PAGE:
The capital of the Åland Islands presents itself with Mariehamn. Today, about 10,800 people live in the city.
It was Tsar Alexander II who founded Mariehamn in 1861. To this day, Marienhamn has remained true to itself and so it shows itself to its numerous guests as a lovely little town dominated by marinas and numerous beautiful wooden houses.
During the summer, the Åland Islands come to life and so during this time you will encounter numerous events and cultural activities.
They impart a distinctive diversity to the islands even away from the most famous destinations. Today, the Åland Islands have a long history, shaped by the lives of farmers, sailors and shipowners.
However, the Åland Islands are also known as the land of churches. There are a dozen places of worship worth seeing, built in different historical periods.
Often they are medieval churches, which form extraordinary accents with their murals and votive naves. The church in Jomala is probably the oldest church in the Åland Islands.
A guest in the southernmost city of Finland
One of the most beautiful destinations on the Finnish coast is the city of Hanko. Hanko is the country’s southernmost city, located on a promontory that juts far into the Baltic Sea.
The headland has a coastline of 130 km, with 30 km of pure sandy beach alone. Already at the end of the 19th century Hanko developed into a popular seaside resort, which was visited mainly by people from St. Petersburg and Stockholm.
Today, Hanko is home to around 10,000 people and has thus been able to retain the flair of a sleepy little town.
Over the years, Hanko has become a mecca for sailors. The city has the largest guest harbor in the country and is one of the most famous destinations in Finland not least for this reason.
But surfers are also drawn to the southern Finnish city year after year. Hanko is home to several sights worth exploring. A real insider tip is still today the water tower Vesitorni.
An elevator takes you to the viewing terrace, which is 50 meters above the ground. From the terrace you have a beautiful view of the offshore archipelago and the inviting wooden villas.
Hauensuoli can be reached by cab boat. From the 16th to the 18th century, sailors left their names in the rocks of Hauensuoli. Today the rocks contain more than 600 names, coats of arms and trade signs.
Strolls through Oulu
Oulu has long been one of the most famous cities in the country. With it, Finland’s sixth largest city opens its doors at the upper end of the Gulf of Bothnia.
Today, the city is home to about 127,000 people, and so Oulu is characterized by a bustling activity in large parts.
In 1605 it was founded by the Swedish king Charles IX. Today it is more than 400 years old and includes traces from various historical periods. Early on, Oulu developed into an important trading center for Finland.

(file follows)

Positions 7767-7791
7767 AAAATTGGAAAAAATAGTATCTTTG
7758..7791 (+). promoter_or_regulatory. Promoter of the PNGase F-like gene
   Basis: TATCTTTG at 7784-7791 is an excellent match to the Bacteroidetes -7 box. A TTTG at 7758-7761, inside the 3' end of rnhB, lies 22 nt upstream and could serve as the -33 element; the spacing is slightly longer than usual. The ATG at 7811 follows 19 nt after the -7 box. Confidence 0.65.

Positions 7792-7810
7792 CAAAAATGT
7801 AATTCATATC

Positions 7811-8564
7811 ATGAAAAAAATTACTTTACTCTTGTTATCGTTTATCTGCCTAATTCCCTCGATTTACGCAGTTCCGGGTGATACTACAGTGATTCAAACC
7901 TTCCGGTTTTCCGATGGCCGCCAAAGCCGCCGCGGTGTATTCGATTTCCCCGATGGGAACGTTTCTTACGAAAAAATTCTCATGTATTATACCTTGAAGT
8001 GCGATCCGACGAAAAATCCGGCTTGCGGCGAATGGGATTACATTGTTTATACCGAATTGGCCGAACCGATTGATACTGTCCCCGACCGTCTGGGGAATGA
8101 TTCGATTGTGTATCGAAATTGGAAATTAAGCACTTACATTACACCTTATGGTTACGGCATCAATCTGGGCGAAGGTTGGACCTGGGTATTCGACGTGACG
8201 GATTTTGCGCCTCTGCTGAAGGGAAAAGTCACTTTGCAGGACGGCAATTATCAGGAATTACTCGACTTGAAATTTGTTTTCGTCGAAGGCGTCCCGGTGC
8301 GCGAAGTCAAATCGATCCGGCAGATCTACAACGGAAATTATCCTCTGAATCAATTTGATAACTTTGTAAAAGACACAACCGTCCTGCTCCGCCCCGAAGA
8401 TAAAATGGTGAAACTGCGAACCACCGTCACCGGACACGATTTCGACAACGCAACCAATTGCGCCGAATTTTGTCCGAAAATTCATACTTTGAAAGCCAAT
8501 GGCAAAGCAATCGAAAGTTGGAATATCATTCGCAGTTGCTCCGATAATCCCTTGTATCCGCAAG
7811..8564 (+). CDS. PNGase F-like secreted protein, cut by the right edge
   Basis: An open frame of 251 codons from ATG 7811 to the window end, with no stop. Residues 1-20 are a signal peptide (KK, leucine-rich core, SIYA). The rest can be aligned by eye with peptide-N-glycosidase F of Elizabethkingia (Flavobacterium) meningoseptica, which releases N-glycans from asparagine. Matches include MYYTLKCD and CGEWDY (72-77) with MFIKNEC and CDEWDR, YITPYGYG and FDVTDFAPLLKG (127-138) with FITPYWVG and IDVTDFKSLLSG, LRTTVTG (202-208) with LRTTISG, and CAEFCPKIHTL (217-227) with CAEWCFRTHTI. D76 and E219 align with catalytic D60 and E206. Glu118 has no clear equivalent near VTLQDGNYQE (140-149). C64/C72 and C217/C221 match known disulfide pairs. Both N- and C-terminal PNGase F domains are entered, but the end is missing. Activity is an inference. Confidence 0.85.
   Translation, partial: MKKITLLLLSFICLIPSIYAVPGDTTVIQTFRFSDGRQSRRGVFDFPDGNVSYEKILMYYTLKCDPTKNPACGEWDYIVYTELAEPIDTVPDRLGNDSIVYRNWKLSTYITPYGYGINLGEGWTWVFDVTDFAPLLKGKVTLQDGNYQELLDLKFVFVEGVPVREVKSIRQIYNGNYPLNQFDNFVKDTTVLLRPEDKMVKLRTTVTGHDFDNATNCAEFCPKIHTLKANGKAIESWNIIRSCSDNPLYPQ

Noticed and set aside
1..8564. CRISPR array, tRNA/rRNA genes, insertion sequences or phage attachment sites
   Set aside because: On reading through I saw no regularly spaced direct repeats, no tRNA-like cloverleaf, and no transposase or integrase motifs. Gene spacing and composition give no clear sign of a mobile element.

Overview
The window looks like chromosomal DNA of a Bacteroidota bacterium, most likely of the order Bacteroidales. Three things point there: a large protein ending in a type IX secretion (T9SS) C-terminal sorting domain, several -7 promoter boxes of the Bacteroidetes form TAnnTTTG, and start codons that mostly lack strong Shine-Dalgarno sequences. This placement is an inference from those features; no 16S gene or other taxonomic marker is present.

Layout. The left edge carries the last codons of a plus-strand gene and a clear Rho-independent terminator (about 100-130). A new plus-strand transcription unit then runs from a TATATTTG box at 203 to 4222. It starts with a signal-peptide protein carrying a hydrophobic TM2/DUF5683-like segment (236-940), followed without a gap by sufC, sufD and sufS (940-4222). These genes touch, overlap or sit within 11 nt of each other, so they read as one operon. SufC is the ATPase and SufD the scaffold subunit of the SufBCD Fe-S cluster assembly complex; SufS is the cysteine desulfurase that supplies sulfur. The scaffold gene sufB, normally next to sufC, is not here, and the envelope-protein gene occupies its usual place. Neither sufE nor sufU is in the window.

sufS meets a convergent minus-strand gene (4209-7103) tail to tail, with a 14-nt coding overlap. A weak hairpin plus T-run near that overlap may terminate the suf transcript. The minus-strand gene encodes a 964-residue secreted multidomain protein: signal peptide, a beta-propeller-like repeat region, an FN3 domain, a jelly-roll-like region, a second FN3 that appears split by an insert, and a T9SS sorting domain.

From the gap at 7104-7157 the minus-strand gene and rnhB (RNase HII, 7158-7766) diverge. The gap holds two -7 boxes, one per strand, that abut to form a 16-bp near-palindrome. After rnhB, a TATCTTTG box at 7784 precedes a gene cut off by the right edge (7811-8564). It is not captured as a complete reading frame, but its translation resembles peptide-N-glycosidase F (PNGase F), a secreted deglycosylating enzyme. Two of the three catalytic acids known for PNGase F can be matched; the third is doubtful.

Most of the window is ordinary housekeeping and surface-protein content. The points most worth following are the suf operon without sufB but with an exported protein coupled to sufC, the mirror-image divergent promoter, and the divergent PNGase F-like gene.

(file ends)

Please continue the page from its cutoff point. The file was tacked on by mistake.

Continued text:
In 1822, a major fire shook the city and destroyed large parts. In the following years, Oulu was rebuilt with great commitment and given a modern coat of paint.
Today, life in Oulu is mainly characterized by industry, high technology and the university.
But shipping also still plays a trend-setting role. Besides the cathedral, the modern science center Tietomaa is especially worth a visit.
Pori – the city of jazz
Along the Finnish coast, Pori is a very special destination that opens its doors.
The old trading and industrial city, which today has a population of around 77,000, has been able to make a name for itself on an international level thanks to its annual jazz festival.
Pori was founded at the mouth of the river in 1558. Due to the ongoing land uplift, the city is now located about 20 km inland. Like many other Finnish cities, Pori had to be rebuilt in 1852 after a devastating fire.
In the surroundings of Pori you can meet many other famous places of Finland. First and foremost, Rauma must be mentioned.
It is the third oldest city in the country and is located about 50 km from Pori. Rauma offers its guests a special highlight. Thus, in the city you can find the largest contiguous wooden house district in the Nordic countries.
A total of 600 houses are counted to the neighborhood today. They originate mainly on the 18. and 19th century and have been kept alive with attention to detail.
Already since 1991 the numerous houses belong to the UNESCO world cultural heritage. Rauma is also famous for its lace-making.
Another city worth visiting on the Finnish coast is Porvoo. Here, too, you can get an idea of the impressive wooden house architecture. Apart from Rauma, no other place in Finland has preserved wooden house architecture as well as Porvoo.